We at Blue Fuel Energy look forward to learning more about the “specific direction” that the BC Government will shortly be providing BCUC.

Wednesday, August 26, 2009

Methane recovery and monitoring systems may have Blue Fuel/DME implications

BLUEFUELENERGY.COM: As reported recently on the website, Mineweb, the advance of methane recovery and monitoring equipment technology is helping companies in a broad range of fields to improve safety and generate new revenue.

In terms of background, coal mine methane (CMM) is a greenhouse gas (GHG) with a global warming potential 21 times greater than that of CO2. Author John Chadwick estimates that by 2020 CMM emissions from the world's coal mines will increase by 30% from current levels and represent about 8% of methane emissions generated by human activity.

Although capturing methane emissions is both a mine safety issue and a necessity for decreasing GHG emissions, it is also a business opportunity. For example, methane gas can be burnt to create electricity. In 2007 UK Coal, a pioneer in the use of this technology, earned a US$10m profit by using gas extracted from its mines to power over 40,000 hones.

Chadwick also asks the question: what are the wider opportunities which this advanced method of methane monitoring is now helping facilitate? To give some examples, captured methane can be used for natural gas pipeline injection, electric power generation, co-firing in boilers, district heating, mine heating, coal drying, vehicle fuel, and manufacturing uses such as feedstock for carbon black, methanol - and, most importantly for readers of this blog, the production of dimethyl ether.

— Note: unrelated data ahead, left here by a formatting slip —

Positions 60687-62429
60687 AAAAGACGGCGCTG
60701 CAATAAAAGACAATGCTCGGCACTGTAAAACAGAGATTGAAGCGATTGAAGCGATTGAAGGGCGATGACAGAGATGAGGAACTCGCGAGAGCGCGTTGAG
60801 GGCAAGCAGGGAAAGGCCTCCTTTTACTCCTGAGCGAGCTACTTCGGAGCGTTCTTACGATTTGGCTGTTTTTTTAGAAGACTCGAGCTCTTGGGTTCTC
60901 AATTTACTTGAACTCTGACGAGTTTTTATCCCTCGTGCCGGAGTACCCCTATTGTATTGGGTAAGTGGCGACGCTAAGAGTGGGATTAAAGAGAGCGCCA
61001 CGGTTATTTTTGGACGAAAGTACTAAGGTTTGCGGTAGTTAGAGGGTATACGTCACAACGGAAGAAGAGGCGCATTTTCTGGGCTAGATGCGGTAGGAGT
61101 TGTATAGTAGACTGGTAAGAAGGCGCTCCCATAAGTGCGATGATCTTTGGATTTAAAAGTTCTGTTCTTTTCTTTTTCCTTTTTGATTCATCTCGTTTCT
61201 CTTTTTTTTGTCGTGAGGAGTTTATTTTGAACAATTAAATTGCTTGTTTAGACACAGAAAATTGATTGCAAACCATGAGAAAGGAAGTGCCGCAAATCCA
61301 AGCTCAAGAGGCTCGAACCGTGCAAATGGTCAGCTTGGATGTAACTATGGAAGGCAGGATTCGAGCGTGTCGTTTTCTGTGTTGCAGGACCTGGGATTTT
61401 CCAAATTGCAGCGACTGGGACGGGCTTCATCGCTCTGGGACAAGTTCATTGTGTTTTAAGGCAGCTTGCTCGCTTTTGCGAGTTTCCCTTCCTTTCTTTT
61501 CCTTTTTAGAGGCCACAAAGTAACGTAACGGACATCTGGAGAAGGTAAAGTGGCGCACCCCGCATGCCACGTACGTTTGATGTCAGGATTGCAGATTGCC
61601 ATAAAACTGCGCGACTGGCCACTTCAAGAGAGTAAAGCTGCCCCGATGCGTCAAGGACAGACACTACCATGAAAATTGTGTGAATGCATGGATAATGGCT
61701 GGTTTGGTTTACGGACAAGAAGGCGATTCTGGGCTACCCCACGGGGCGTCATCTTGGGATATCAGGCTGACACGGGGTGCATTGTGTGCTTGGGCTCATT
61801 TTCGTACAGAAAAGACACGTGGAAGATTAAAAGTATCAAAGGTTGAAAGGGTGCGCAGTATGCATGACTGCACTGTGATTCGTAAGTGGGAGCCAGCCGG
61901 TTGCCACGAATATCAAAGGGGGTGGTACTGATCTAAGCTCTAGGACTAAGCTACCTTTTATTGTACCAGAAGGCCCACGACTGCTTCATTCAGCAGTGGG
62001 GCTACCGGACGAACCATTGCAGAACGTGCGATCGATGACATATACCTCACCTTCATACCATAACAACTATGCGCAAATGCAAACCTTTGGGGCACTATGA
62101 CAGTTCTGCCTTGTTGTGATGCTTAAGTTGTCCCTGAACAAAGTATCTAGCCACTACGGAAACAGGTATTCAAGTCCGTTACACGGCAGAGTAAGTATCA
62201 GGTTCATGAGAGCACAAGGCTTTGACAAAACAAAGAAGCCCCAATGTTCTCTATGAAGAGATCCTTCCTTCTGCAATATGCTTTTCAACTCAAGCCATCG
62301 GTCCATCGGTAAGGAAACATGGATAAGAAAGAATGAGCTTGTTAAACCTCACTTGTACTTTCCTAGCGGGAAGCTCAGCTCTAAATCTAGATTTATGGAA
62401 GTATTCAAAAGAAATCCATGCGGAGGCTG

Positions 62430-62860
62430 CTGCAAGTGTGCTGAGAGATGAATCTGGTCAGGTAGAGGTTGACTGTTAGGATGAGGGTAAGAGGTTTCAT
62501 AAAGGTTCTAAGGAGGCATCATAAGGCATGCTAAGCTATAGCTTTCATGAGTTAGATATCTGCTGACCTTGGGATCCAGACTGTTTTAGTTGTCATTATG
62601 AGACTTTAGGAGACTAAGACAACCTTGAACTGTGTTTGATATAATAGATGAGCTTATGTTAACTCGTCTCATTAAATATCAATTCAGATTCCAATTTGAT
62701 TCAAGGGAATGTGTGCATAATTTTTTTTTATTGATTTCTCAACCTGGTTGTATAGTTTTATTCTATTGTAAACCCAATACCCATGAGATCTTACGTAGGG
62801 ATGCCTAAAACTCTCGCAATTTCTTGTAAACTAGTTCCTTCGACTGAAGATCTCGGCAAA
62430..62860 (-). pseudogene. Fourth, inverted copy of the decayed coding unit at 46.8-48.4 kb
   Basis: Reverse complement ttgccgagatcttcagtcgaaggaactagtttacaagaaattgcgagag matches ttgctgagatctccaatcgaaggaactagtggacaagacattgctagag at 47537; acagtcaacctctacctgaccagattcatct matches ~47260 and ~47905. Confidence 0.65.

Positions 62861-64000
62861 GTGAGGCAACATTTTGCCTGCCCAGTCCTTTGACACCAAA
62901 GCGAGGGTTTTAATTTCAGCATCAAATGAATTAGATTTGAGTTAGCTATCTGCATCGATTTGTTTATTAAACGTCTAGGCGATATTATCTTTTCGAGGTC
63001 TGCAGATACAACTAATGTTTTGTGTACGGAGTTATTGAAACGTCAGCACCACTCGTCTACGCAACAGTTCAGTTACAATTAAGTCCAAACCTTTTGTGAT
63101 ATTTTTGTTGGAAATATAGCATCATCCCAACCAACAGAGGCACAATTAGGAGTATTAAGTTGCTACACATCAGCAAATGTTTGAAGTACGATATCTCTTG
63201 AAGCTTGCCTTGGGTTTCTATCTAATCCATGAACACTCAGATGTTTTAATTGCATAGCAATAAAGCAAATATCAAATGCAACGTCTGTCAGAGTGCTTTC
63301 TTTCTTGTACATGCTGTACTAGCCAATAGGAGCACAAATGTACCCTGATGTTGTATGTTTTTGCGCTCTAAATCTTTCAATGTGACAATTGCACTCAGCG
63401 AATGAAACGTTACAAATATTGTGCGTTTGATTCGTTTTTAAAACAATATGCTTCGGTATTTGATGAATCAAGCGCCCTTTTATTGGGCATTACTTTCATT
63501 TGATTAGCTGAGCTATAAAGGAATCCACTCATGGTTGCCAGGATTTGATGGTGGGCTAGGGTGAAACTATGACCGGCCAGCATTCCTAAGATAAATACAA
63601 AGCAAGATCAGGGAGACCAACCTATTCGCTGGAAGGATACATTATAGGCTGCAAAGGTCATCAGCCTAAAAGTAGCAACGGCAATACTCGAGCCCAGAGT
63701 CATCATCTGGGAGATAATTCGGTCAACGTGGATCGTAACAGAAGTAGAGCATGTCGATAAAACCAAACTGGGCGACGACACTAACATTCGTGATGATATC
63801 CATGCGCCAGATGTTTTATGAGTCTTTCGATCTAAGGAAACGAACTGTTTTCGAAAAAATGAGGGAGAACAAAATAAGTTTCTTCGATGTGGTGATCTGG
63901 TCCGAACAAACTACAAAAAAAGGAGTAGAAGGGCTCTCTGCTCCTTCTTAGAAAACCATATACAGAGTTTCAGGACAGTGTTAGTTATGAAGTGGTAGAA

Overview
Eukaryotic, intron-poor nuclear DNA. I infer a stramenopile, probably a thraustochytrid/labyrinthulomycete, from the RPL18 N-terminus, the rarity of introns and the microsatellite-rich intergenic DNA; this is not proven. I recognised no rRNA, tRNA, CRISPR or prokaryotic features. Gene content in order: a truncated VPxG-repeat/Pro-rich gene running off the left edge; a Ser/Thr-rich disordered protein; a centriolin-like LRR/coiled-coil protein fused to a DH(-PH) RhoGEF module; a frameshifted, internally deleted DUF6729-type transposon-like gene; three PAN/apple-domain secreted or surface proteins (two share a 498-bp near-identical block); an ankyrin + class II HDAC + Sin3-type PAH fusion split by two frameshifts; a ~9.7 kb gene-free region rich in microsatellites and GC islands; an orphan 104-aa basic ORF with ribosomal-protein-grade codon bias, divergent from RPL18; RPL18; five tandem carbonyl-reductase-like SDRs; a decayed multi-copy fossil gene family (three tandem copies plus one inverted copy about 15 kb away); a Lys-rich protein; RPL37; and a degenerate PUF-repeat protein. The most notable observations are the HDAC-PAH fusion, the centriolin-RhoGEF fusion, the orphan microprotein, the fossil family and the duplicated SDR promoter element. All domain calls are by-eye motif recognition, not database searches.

Also, for the very low concentration methane in mine ventilation air, technological development has progressed to the point that this CMM source can be oxidised and the resulting thermal energy used to produce heat, electricity, and refrigeration.

Although the Mineweb article does not state specifically that methane drainage techniques are being used for Blue Fuel/DME production, it is interesting to note that China - the world's leading DME producer - is also the leader in purchasing this new-generation methane capture equipment.

Friday, August 21, 2009

Perspectives on methanol

BLUEFUELENERGY.COM: Although DME can be manufactured directly from synthesis gas produced by the gasification of coal or biomass, or through natural gas reforming, world production today is primarily through the catalytic dehydration of methanol. Given that Blue Fuel Energy will produce methanol to produce Blue Fuel/DME, it is important to be informed about methanol because it too is an alternative fuel garnering considerable attention. It is certainly not lost upon Blue Fuel Energy that if demand for methanol were to escalate, being in a position to introduce a carbon-neutral version of it into the marketplace would have its advantages.

Methanol, of course, has its detractors and proponents. The monthly magazine Energy Tribune has recently presented articles from both camps in the methanol debate. To learn the views of detractor Geoffrey Styles, please read this July 16 piece; in response, the Methanol Institute has responded to Styles article in this July 29 article by John Lynn.

Friday, August 14, 2009

Natural gas royalties in BC

BLUEFUELENERGY.COM: Following up on our August 6 post about BC’s GHG emission baseline—and the role that Blue Fuel/DME produced with renewables can play in helping the province comply with its Greenhouse Gas Reductions Target Act–on that very day Toronto's Globe and Mail featured an article by Dave Ebner titled “BC slashes natural gas royalties”.